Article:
Trees in and around
by Tom McLaughlin. Posted on July 29, 2012, Sunday
ANOTHER Kuching jam! As the car idles and the children become restless in the back seat, tempers can become short while crawling up to the next traffic light or roundabout. Perchance this could be a moment to enjoy the 31,181 trees planted along the roadside during the past years.
You may want to try and identify the species as you teach your children science. One can make a small game of it by repeating the scientific names and their local common names. The Latin names will help young tongues wrap around the words that they will face later in their science classes.
Why did they plant the trees? Why bother spending the money? There are many reasons to continue this worthwhile project.
During the massive thunderstorms and downpours so frequent in Kuching, the trees help hold the soil and prevent run off. Without them, the millions of gallons of water would run brown with soil creating muddy roads and sidewalks.
As the number of cars increase, the amount of air pollution spewed into the air also increases especially during hot, stagnant and dry season days. Without them, asthma and other respiratory problems would become epidemic as more and more people would begin to suffer. As every Primary 1 pupil knows, the trees break down auto emissions in return for healthy oxygen.
Finally, the colour green has a definite psychological effect, although the research is in a state of flux. Some think the colour green is soothing because somewhere in our primitive brain it relates to food while brown informs of us impending famine.
When people were shown a green triangle before given a tin can, they were able to find more creative uses then when shown other colours. Before television appearances, guests wait in a green room, thought to reduce nervousness. Green is central both in Islam and Christianity.
According to Dr SR Zainudin, in a recent Unimas study, there are about 214 species of trees along our roadways. The large number of different trees is important to maintain the population. If only one species is planted and disease spreads through, then only those particular trees would be affected and not all of them. Should drought occur, drought tolerant trees survive, saving the city money because only a small portion would have to be replanted.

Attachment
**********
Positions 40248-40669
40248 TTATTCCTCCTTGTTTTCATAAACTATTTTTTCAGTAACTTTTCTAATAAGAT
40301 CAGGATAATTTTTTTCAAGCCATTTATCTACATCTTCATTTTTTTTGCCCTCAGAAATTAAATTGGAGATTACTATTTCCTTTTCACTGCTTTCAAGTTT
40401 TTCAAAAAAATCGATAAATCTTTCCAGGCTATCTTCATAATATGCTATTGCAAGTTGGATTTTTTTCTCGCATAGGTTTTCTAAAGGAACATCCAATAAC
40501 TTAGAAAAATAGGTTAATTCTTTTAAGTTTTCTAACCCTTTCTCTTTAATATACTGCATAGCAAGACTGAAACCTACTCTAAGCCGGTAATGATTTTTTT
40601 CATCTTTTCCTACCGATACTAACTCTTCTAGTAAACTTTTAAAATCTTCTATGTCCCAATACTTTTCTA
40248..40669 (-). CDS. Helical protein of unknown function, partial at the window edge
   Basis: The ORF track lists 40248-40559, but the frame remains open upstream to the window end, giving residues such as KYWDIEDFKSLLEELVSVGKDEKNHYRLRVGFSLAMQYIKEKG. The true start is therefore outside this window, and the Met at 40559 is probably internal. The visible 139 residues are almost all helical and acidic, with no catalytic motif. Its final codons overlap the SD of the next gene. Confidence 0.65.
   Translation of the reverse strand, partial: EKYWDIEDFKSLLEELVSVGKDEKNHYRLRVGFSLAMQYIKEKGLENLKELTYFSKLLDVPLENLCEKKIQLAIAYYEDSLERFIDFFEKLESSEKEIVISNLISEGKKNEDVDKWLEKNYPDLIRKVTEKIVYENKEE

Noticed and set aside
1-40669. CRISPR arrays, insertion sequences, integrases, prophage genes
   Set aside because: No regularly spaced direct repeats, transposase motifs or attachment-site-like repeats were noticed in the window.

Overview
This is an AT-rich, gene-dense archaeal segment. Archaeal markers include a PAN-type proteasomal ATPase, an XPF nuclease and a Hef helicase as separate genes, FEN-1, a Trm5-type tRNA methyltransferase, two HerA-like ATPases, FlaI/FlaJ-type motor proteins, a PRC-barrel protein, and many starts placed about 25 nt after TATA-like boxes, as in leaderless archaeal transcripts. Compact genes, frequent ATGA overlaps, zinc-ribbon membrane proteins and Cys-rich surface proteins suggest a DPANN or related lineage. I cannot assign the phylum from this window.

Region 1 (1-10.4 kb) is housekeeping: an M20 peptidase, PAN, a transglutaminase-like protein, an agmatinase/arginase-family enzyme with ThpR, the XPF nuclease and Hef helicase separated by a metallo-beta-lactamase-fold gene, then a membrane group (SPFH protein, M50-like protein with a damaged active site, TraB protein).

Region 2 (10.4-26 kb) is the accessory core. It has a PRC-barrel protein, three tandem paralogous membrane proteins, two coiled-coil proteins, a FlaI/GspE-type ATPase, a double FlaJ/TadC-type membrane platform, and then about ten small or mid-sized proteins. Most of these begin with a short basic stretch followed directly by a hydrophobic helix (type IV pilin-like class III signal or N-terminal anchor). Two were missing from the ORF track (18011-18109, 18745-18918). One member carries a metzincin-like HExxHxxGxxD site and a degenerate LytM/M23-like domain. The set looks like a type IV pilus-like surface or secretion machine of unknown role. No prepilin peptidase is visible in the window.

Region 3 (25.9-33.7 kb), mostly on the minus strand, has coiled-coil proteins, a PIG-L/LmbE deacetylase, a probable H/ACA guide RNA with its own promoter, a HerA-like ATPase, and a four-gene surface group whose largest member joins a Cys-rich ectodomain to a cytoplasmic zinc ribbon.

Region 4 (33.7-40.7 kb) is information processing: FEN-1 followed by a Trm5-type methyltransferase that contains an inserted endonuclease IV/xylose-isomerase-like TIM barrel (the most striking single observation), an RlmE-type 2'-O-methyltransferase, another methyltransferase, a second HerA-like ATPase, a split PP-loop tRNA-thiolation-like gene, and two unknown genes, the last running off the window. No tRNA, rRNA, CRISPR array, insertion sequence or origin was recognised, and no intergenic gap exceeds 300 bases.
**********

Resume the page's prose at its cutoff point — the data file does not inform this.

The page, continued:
There are five common species found along our roadways and they account for one third of the trees, according to Dr Zainudin.
The tanjung tree (Mimusops elengi) has very strong wood, perfect for those monsoon winds and violent thunderstorms. It is relatively shade tolerant and survives next to buildings and other structures. There are many medicinal uses for the flowers and fruits, which can be gathered in April and June respectively.
Cinnamomum iners, the scientific name for the kayu manis hutan tree, is tolerant of poor soils and grows rapidly. It is a popular shade tree that is resistant to most diseases except for a fungus that attacked it Java.
Tabebuia pentaphylla has many names but is known in Malaysia as the cherry blossoms of Penang. Native to Central America and used as a landscape tree, it has brilliant pink flowers devoid of leaves during the dry season. It usually flowers during the last week of May.
Albizia saman or the popular and easily recognised raintree (pukul lima in Malay) can as a mature tree absorb 28.5 tons of carbon dioxide every year. A native of the dry savannah of northern South America, it tolerates almost any kind of soil.
Andira surinamensis, another South American native, often called the Goa tree, grows to around 25 to 30 metres. Closely related to A inermis, the plant grows well in poor soil and provides wonderful shade.
You and your children can enjoy identifying these trees as you travel the highways and byways.
For more read ‘Urban Trees in Kuching North City and Unimas, Kota Samarahan, Sarawak’ by Zainudin, et al in Journal of Tropical Agriculture Science, 35(1): p. 27-32 (2012); proto.org; worldagroforestrycentre.org; www.frim.gov.my; and mylamankambatik.blogspot.com.